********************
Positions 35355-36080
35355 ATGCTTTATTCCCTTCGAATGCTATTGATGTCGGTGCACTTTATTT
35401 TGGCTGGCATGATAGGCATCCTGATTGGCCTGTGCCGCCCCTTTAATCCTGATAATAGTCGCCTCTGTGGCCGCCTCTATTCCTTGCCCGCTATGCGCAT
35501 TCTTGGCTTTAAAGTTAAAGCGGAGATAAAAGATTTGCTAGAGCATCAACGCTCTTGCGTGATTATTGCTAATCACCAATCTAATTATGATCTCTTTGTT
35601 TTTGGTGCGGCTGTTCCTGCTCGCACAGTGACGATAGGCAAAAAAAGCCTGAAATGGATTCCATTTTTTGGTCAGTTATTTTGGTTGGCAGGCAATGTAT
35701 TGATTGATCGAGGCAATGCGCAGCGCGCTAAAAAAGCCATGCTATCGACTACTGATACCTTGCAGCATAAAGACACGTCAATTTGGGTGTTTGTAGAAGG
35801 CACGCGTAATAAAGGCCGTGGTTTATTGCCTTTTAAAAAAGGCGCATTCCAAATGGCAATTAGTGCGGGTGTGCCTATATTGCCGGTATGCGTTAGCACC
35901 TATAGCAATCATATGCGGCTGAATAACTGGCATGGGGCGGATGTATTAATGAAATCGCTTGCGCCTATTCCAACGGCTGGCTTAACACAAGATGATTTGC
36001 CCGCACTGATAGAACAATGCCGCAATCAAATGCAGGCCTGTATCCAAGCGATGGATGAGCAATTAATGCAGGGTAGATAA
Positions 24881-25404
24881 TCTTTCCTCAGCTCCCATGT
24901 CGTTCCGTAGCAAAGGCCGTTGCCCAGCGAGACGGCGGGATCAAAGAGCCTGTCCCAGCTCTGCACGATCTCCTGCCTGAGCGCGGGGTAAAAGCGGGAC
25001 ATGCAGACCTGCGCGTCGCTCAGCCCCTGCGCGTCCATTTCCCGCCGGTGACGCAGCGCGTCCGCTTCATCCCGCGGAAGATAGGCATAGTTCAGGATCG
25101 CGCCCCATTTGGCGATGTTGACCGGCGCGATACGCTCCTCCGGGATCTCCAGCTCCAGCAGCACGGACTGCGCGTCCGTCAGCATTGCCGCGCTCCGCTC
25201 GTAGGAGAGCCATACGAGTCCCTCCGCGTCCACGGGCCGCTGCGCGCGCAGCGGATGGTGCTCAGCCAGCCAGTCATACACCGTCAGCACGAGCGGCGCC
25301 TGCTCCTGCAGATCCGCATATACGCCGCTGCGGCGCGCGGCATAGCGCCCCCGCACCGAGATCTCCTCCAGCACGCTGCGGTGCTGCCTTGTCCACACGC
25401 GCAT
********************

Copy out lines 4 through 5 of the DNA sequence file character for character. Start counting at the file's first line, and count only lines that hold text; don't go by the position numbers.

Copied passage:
35501 TCTTGGCTTTAAAGTTAAAGCGGAGATAAAAGATTTGCTAGAGCATCAACGCTCTTGCGTGATTATTGCTAATCACCAATCTAATTATGATCTCTTTGTT
35601 TTTGGTGCGGCTGTTCCTGCTCGCACAGTGACGATAGGCAAAAAAAGCCTGAAATGGATTCCATTTTTTGGTCAGTTATTTTGGTTGGCAGGCAATGTAT